Mark Jaccard on the Harper government’s climate legacy

March 12, 2013

in Canada, Economics, Politics, The environment, Writing

Mark Jaccard in The Walrus:

“The Harper government supports accelerating the extraction of fossil fuels from our soil, which will send more carbon pollution into the atmosphere. Meanwhile, that same government brazenly assures Canadians that it will keep its 2020 and 2050 emission reduction promises. But I know these assurances are worthless, for the very reason that Chrétien’s Kyoto promise was worthless. The 2020 target is only seven years away. Emissions have fallen slightly because of the global recession. However, the combination of economic growth and oil sands expansion will increase emissions. In a chapter of the Auditor General’s spring 2012 report, “Meeting Canada’s 2020 Climate Change Commitments,” his commissioner on environment and sustainability, Scott Vaughan, noted, “It is unlikely that enough time is left to develop and establish greenhouse gas regulations… to meet the 2020 target.” Instead, Canada is on a path to be “7.4 percent above its 2005 level instead of 17 percent below.””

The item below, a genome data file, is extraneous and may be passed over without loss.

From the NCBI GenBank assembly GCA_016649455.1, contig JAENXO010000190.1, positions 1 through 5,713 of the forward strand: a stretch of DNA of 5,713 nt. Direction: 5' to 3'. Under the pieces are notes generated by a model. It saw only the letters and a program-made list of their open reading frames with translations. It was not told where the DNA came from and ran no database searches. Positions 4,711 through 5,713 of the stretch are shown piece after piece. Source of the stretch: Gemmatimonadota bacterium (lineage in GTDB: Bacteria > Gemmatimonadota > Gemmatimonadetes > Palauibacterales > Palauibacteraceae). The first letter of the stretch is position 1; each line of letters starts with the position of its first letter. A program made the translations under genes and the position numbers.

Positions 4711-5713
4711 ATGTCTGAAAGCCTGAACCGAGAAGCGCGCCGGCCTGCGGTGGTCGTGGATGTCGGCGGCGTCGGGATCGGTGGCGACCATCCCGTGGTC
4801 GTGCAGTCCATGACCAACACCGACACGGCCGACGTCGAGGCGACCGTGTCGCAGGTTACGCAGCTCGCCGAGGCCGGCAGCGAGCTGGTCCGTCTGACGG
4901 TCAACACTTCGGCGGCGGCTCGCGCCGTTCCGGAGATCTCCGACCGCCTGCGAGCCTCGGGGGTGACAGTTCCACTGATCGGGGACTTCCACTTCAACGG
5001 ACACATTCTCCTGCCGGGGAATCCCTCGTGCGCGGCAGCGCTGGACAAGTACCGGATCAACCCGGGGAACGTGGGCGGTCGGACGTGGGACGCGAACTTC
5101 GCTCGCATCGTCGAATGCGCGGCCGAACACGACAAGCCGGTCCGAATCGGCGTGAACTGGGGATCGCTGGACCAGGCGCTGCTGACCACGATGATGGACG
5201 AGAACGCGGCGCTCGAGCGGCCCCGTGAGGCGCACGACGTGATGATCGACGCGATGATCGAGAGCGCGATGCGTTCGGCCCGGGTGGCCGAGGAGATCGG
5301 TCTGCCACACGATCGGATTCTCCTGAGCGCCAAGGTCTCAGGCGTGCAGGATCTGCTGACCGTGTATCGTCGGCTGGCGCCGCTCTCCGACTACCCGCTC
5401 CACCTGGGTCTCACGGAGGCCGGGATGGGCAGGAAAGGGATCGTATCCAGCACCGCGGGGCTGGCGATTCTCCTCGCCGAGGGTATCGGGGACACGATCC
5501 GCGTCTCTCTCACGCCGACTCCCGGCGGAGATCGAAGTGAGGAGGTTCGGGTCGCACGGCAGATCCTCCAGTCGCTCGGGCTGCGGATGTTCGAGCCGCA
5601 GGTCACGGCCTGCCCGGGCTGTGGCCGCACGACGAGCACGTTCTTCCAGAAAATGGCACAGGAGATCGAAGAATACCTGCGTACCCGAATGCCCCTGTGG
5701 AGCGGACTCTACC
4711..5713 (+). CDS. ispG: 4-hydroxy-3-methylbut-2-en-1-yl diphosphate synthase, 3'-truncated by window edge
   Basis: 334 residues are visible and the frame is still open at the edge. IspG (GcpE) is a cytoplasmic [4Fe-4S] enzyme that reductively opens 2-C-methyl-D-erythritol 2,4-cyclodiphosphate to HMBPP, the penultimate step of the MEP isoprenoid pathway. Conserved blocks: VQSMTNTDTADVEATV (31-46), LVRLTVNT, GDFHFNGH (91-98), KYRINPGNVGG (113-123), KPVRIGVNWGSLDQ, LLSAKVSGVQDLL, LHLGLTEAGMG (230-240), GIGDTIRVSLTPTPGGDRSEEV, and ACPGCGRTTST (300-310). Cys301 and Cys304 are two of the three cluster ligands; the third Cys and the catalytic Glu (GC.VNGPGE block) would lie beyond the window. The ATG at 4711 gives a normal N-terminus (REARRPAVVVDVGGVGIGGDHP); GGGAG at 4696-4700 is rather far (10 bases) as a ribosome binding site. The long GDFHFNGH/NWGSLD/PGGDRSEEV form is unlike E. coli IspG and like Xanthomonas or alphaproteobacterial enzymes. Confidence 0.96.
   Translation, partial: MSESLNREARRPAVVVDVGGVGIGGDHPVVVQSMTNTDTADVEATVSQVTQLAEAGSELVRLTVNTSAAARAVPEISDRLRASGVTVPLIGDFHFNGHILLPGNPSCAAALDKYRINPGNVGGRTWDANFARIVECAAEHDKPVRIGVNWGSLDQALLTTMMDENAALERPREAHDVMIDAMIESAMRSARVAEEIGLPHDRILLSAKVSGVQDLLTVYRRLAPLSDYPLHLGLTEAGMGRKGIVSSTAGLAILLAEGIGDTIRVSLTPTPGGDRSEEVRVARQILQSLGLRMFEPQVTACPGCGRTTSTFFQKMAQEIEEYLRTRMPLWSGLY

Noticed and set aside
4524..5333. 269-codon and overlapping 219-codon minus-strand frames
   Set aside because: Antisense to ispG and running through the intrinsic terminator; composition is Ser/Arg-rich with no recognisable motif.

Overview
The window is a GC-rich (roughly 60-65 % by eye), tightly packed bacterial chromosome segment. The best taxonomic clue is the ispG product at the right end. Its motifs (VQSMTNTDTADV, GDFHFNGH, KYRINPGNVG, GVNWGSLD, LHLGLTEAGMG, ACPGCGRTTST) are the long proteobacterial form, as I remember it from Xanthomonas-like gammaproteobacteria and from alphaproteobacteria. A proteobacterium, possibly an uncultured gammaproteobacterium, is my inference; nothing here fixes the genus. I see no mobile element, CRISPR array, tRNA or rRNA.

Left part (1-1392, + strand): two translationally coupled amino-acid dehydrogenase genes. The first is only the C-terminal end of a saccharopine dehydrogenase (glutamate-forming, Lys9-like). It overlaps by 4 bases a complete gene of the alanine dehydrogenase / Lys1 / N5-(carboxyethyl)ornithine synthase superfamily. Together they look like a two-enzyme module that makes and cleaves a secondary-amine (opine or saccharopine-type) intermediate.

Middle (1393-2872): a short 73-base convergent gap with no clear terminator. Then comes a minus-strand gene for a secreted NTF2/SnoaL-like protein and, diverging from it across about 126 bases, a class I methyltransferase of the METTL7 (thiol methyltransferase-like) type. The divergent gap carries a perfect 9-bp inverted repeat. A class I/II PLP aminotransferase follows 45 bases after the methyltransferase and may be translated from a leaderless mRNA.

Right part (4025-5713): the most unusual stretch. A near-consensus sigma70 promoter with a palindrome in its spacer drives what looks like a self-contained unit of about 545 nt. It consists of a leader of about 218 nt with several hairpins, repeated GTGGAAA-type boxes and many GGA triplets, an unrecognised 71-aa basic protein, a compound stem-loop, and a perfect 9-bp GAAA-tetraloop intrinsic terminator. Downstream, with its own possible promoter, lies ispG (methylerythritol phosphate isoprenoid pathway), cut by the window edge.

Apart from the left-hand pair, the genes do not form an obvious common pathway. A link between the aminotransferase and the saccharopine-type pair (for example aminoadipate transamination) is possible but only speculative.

Strongs word from the author of Sustainable Fossil Fuels.

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{ 2 comments… read them below or add one }

. March 12, 2013 at 12:04 am

“Just as we can calculate the effect of a national cap to meet a national target, we can calculate the impact of a global cap on Canada’s fossil fuel exports. Harper set his 65 percent target for 2050 in line with a global effort to prevent a temperature increase that exceeds two degrees. Our current path leads to an increase of six to eight degrees by 2100, which scientists predict will acidify oceans, cause a massive species extinction to rival the five other great extinctions in the planet’s history, intensify extreme weather events such as droughts and hurricanes, and raise sea levels.

About 70 percent of global greenhouse gas emissions come from fossil fuels; production cannot increase if we are to achieve a major reduction in four decades. This means no expansion of coal production, nor of coal ports like the one near Vancouver. It means no new investments in the oil sands. And it means no new investments in oil pipelines, like Keystone XL and Northern Gateway. Many independent reports confirm this, including the two-degree scenario in the International Energy Agency’s 2010 World Energy Outlook. So why don’t more Canadians see that Harper’s fossil fuel agenda is breaking his climate promises, or that oil sands production is unethical?”

. March 12, 2013 at 12:19 am

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